1. Suppose we have a classical k-means where iteratively each datapoint is assigned to its nearest center.
  2. After a certain time, suppose that we change the dataset by another similar dataset containing some additional classes, and I want to cluster it using only one pass, and allowing the number of clusters K to increase (when necessary). Actually this just a simple example to introduce my question.

My question: is there any statistical/probabilistic model or something that will allow us during the first phase to learn for example some values for each cluster, in order to predict if a new datapoint from the second phase should produce a new cluster or should be assigned to its nearest center.

Briefly, is there any useful statistics or probabilities that can be associated to each cluster in order to predict if a new datapoint is member of its nearest center or not. Maybe by using something like gaussian distribution for each cluster ... but how ...


1 Answer 1


What you might be looking for could be Recurrent Chinese Restaurant Process [1]. Of course I am assuming that your data has some temporal nature to it and that this temporal data can be divided into ordered epochs. Your use of the phrase "first phase" and "second phase" somewhat hints at different epochs (and first and second possibly hinting at time-ordering?) and hence, I believe that this paper might be applicable to you.

In case you are not looking at temporal data and simply looking to add new points to existing clusters, then you probably are interested in the basic Chinese Restaurant Process [2].

[1] http://www.cs.cmu.edu/~epxing/papers/SDM08_Ahmed.pdf
[2] http://www.gatsby.ucl.ac.uk/~ywteh/research/npbayes/dp.pdf

  • $\begingroup$ I'm doing online clustering, but not looking for temporal data. I've already read this post which is talking about Chinese Restaurant Process to do that, but I really don't see (or didn't understood) how the Chinese Restaurant Process can help me to decide whether a new data-point should be assigned to its nearest cluster or should start its own new cluster. $\endgroup$
    – shn
    Jun 8, 2012 at 12:52
  • $\begingroup$ @user995434 That is a very detailed and nice blog post! Note that Chinese Restaurant Process(CRP) is a model. If you fix its parameters, it will give you the probability of a point belonging to one of the existing cluster or forming a new cluster. But you already have clusters with you. Assuming that your clusters were formed using CRP, we need to figure out what parameter settings of CRP could have possibly generated your clusters (this is called inference). In the blog post, Concentrate on the section "Inference in dirichlet process mixture" and the papers he points to. It should help you. $\endgroup$ Jun 8, 2012 at 14:33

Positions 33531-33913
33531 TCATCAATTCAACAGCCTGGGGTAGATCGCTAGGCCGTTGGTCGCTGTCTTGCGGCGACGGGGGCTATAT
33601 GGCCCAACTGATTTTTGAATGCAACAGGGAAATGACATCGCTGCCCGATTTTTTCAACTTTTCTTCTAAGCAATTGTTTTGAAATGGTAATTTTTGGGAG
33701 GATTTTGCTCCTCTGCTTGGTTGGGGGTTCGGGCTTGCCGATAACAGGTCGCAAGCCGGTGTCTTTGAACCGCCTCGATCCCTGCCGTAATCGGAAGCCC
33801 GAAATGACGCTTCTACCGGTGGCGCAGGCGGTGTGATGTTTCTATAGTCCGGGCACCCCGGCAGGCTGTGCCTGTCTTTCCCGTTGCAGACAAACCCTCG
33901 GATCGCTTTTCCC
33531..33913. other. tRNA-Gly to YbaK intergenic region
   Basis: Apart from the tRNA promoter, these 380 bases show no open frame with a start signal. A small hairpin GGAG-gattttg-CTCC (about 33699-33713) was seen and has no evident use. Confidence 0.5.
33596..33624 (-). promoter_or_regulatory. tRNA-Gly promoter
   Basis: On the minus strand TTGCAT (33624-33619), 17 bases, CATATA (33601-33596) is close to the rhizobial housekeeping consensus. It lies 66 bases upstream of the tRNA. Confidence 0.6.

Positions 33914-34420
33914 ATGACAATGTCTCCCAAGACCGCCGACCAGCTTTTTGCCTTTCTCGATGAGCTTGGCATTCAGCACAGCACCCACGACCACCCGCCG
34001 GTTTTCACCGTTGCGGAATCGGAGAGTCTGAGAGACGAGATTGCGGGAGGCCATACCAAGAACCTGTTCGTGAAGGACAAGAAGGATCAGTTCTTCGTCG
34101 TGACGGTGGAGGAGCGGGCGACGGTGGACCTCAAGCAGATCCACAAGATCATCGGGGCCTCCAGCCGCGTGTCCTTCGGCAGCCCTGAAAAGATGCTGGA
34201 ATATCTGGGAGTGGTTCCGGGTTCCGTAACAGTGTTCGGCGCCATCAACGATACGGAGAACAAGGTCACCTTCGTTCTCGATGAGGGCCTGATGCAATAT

• $\begingroup$ What are the requirements and prerequisites to understand the Inference in the Dirichlet Process Mixture and the paper he points to in the blog post ? Is this the same as this paper ? I'm not familiar with all this stuff: mixture models, dirichlet process ... Why is the CRP usually cited where we talk about DP, are they referring to the same thing ? $\endgroup$
    – shn
    Jun 8, 2012 at 19:47
  • 1
    $\begingroup$ @user995434 Whenever somebody talks of DP, they also give the various views of DP which includes CRP. You will see CRP being discussed in the second link. Yee Why Teh has videos on dirichlet process on videolectures.net as well. You might want to listen to them as well. $\endgroup$ Jun 15, 2012 at 11:54
  • 1
    $\begingroup$ @user995434 All of this falls under a more general umbrella called the non-parametric bayes models. I didn't want to confuse you earlier than what you might already be at the moment :-). However, since you seem to be very keen on this, you may be willing to take the longer route - mlg.eng.cam.ac.uk/porbanz/talks/npb-tutorial.html $\endgroup$ Jun 15, 2012 at 11:57

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